The Vertical Gastrectomy procedure (also called vertical Sleeve Gastrectomy, Greater Curvature Gastrectomy, Parietal Gastrectomy, Gastric Reduction and even Vertical Gastroplasty) generates weight loss by restricting the amount of food that can be eaten (removal of stomach or vertical gastrectomy) without any bypass of the intestines or malabsorption. The stomach pouch is usually made smaller than the pouch used in the Duodenal Switch.
Of the procedures that are currently performed for the treatment of obesity, it is ideal
for patients who have very high medical risk, high weight or BMI, complex surgical
histories or those who are fearful of potential complications from an intestinal bypass. It is also ideal for lower BMI patients who wish to avoid a more complex
intestinal bypass or the possibility of vitamin or nutritional deficiencies secondary to
procedures which cause malabsorption. Patients interested in Gastric Banding may
also want to consider this procedure, since it avoids theforeign body issue of a Band. Patients using anti-inflammatory medications also should consider this procedure be
cause ulcer risk is probably less than after gastric bypass or band procedures.
Restriction (Vertical Gastrectomy): The stomach is restricted by dividing it vertically and removing more than 85 percent of it. This part of the procedure is not reversible. The stomach that remains is shaped like a thin banana and measures from 2-5 ounces (60 - 150cc) depending on the surgeon performing the procedure. The nerves to the stomach and the outlet valve (pylorus) remain intact with the idea of preserving the functionsof the stomach while reducing the volume. By comparison, in a Roux-en-Y gastric bypass, the stomach is divided, not removed, and the pylorus is excluded. The Roux-en-Ygastric bypass stomach can be reconnected (reversed) if necessary.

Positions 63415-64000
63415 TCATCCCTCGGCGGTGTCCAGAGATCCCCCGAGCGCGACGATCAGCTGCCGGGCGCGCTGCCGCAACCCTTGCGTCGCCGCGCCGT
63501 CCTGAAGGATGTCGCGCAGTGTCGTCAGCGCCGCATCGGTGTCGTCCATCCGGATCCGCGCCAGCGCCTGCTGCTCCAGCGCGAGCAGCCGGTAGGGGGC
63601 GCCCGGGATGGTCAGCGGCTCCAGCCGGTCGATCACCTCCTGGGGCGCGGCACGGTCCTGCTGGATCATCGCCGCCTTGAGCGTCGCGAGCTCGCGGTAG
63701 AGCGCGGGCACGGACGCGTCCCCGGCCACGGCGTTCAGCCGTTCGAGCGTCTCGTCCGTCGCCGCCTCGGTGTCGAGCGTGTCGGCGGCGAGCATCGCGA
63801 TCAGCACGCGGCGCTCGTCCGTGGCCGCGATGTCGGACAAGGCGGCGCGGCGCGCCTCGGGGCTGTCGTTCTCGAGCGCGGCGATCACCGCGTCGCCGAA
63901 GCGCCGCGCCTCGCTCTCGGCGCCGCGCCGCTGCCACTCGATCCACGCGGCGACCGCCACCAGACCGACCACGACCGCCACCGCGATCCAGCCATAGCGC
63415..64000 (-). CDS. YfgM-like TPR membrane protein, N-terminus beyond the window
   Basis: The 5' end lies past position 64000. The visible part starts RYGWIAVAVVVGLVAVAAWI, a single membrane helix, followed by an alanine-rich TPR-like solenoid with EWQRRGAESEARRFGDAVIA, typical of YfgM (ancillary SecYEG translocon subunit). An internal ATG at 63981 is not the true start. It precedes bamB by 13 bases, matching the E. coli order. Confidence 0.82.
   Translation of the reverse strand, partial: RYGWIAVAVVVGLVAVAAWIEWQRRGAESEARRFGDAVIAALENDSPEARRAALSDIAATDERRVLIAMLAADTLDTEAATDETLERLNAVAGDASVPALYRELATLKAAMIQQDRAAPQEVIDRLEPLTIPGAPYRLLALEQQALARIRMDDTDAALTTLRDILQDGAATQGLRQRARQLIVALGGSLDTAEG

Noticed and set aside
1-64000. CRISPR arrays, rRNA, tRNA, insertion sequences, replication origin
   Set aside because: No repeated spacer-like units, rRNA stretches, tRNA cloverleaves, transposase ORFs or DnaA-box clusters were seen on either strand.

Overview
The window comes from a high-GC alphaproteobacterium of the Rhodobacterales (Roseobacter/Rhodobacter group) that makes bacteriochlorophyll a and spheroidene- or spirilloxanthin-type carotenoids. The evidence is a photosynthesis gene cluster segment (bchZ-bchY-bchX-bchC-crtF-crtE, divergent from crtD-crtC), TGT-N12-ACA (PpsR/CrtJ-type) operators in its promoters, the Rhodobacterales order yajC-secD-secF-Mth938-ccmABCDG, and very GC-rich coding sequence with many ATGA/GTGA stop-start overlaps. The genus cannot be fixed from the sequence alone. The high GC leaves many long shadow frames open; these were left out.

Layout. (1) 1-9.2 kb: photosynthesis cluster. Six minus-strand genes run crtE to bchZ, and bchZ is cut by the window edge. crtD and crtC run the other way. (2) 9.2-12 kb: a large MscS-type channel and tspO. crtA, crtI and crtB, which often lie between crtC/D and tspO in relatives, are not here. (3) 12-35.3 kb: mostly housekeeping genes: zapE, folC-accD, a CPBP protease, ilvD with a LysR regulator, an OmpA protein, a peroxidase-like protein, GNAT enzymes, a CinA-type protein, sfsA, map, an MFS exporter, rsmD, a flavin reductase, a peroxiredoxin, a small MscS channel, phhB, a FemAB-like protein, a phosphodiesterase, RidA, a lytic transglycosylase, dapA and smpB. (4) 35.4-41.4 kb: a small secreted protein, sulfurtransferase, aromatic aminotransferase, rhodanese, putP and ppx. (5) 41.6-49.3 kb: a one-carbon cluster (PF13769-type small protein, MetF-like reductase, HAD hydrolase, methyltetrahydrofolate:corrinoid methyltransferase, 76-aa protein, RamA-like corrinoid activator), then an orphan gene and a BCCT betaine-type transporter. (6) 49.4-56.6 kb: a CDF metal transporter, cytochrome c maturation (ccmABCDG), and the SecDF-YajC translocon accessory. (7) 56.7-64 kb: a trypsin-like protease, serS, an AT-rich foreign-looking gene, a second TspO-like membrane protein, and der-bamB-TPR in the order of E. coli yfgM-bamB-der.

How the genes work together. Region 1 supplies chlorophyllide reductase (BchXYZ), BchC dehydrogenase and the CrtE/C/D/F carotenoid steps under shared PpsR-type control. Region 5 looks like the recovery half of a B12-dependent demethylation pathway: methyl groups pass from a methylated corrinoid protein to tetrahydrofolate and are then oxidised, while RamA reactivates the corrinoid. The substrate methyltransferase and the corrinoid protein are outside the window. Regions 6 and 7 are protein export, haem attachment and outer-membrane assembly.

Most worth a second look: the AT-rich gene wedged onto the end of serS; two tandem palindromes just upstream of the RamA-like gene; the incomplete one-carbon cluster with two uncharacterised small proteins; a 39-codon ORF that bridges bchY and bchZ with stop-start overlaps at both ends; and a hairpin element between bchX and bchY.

Note that there is no intestinal bypass or malabsorption with this procedure, only stomach reduction.
- Stomach volume is reduced, but it tends to function normally so most food items can be consumed in small amounts.
- Eliminates the portion of the stomach that produces the hormones that stimulates hunger (Ghrelin).
- No dumping syndrome because the pylorus is preserved.
- Minimizes the chance of an ulcer occurring.
- By avoiding the intestinal bypass, the chance of intestinal obstruction (blockage), anemia, osteoporosis, protein deficiency and vitamin deficiency are almost eliminated.
- Very effective as a first stage procedure for high BMI patients (BMI >55 kg/m2).
- Limited results appear promising as a single stage procedure for low BMI patients (BMI 35-45 kg/m2).
- Appealing option for people with existing anemia, Crohn’s disease and numerous other conditions that make them too high risk for intestinal bypass procedures.
- Can be done laparoscopically in patients weighing more than 500 pounds.